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Whitehall fails to fully exploit talents of non-exec directors, finds UCL study

18 January 2018

Whitehall is failing to fully exploit the expertise of non-executive directors (NEDs) to improve the way departments’ policies and plans are devised and implemented despite their high calibre, commitment and experience, a study by UCL’s Constitution Unit has found.

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The study, which was led by Professor Robert Hazell, found civil servants “greatly valued” the advice and expertise of NEDs but that the non-executive directors themselves found the role frustrating and felt they could be much more effective if the system only allowed.

They expressed least satisfaction with the central part of their role as board members which are chaired by secretaries of state, according to what is the first major study into NEDs, carried out by three former top civil servants in Professor Hazell, Alan Cogbill and Howard Webber.

“Few Whitehall boards are said to be working well. Ministers fail to understand their purpose, and NEDs’ expertise is not tapped to its full potential,” said the report, entitled Critical Friends? The role of non-executives on Whitehall boards.

“Ineffective boards reduce NEDs’ effectiveness in other ways: they fail to get an overview, and are less well placed to advise on the capacity of the department overall, its management of resources and risk, its strategy, planning and priority-setting. As a result, many departments have failed to gain full advantage of the benefits NEDs can bring.”

It added: “Our interviewees said the doctrine that policy is not for the board has frustrated NEDs, wasted a valuable resource, and contributed to poor decision making. Policy formulated without a shrewd appreciation of how to deliver it will be flawed policy.”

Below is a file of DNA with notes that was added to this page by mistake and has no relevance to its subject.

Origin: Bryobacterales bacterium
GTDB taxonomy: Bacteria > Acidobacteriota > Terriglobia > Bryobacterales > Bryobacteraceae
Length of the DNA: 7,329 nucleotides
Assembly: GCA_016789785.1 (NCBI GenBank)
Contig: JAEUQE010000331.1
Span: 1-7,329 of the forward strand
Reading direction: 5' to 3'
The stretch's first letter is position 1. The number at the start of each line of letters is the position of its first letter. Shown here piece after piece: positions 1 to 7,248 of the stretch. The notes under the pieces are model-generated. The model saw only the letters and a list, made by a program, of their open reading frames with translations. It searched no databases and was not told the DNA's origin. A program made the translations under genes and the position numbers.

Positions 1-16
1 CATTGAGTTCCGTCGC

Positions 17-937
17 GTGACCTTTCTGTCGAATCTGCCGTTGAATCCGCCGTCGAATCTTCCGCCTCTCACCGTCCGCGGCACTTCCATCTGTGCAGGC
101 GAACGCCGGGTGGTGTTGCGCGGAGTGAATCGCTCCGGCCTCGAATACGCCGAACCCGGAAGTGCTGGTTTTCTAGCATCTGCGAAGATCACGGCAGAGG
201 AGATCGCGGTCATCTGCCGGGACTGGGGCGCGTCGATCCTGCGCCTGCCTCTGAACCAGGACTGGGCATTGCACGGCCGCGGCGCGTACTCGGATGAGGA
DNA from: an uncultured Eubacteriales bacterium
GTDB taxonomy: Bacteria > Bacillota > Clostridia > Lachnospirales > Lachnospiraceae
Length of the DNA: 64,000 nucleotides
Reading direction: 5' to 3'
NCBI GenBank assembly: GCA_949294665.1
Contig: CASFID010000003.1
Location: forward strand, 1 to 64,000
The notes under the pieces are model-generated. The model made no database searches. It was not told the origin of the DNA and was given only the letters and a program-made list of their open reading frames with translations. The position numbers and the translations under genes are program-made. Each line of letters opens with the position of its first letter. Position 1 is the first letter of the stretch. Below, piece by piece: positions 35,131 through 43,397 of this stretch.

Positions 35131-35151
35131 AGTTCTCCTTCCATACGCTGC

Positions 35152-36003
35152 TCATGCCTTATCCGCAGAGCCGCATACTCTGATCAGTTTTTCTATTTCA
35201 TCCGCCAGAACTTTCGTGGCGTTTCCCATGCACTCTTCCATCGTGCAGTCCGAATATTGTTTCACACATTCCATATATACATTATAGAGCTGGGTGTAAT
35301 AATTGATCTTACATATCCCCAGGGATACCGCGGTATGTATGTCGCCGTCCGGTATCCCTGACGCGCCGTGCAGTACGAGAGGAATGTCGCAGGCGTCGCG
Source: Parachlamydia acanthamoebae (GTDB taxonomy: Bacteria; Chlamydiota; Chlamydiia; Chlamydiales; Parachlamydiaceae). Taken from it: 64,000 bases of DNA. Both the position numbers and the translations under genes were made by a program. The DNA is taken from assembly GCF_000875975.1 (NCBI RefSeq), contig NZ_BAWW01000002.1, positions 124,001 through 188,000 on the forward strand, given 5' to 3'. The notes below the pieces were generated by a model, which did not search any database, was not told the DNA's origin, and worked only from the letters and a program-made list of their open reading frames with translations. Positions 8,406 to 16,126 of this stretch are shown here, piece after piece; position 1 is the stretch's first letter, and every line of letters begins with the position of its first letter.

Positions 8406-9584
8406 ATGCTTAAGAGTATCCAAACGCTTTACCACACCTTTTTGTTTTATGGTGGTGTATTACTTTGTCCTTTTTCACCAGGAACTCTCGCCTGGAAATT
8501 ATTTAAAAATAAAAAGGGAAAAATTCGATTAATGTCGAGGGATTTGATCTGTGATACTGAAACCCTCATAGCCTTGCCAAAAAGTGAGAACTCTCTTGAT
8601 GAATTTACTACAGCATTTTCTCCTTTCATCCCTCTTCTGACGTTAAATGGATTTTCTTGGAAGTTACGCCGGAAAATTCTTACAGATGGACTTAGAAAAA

As a result, non-executive directors made their biggest contribution outside the boards in coaching and mentoring and advising on major projects, said the report.

Non-executives were introduced in the 1990s but received a boost from cabinet office minister Francis Maude in 2010 when he declared that boards with at least four NEDs on them would be chaired by secretaries of state. Since then almost 150 NEDs have been appointed, with 80 in 20 departments in April 2017.

They advise on projects, conduct reviews, mentor senior staff and generally act as in-house consultants. They are paid £15,000 a year with the lead NED in each department receiving £20,000. A third waive their fees.

Although there was no single model of an effective board, the study identified some that operated well including the Ministry of Defence (MoD), the Department for Business, Energy and Industrial Strategy (BEIS), Department for Transport (DfT) and Department for International Trade (DIT). “Boards only work well when the secretary of state takes them seriously,” said the report.

“In sum, in the few departments where boards work well, non-executives have been particularly effective. They have managed to influence strategic choices. Where boards work less well, NEDs have still found numerous ways to help departments improve their performance.”

Professor Hazell said non-executives needed to be more willing to challenge as Brexit loomed: “The role of NEDs is to challenge, and they are failing in that core task if they do not challenge the unreality of many departmental plans. The central concern in every department is overload, now reaching extreme proportions.

“With their advisory status, the only powers available to NEDs are those of persuasion, and publicity.  Non-executives do the civil service and themselves no favours if they remain silent about the immense challenges facing Whitehall, especially in connection with Brexit.”

The report said NEDs had been “understandably” reluctant to go public with concerns they had expressed to its authors in private. However, “as Whitehall confronts the immense challenges of Brexit, non-executives may need to lower the mask,” it added.

“If their private warnings about the difficulties of delivering so many government programmes continue to be ignored, they may increasingly need to express them in public – however unpopular that may be.”

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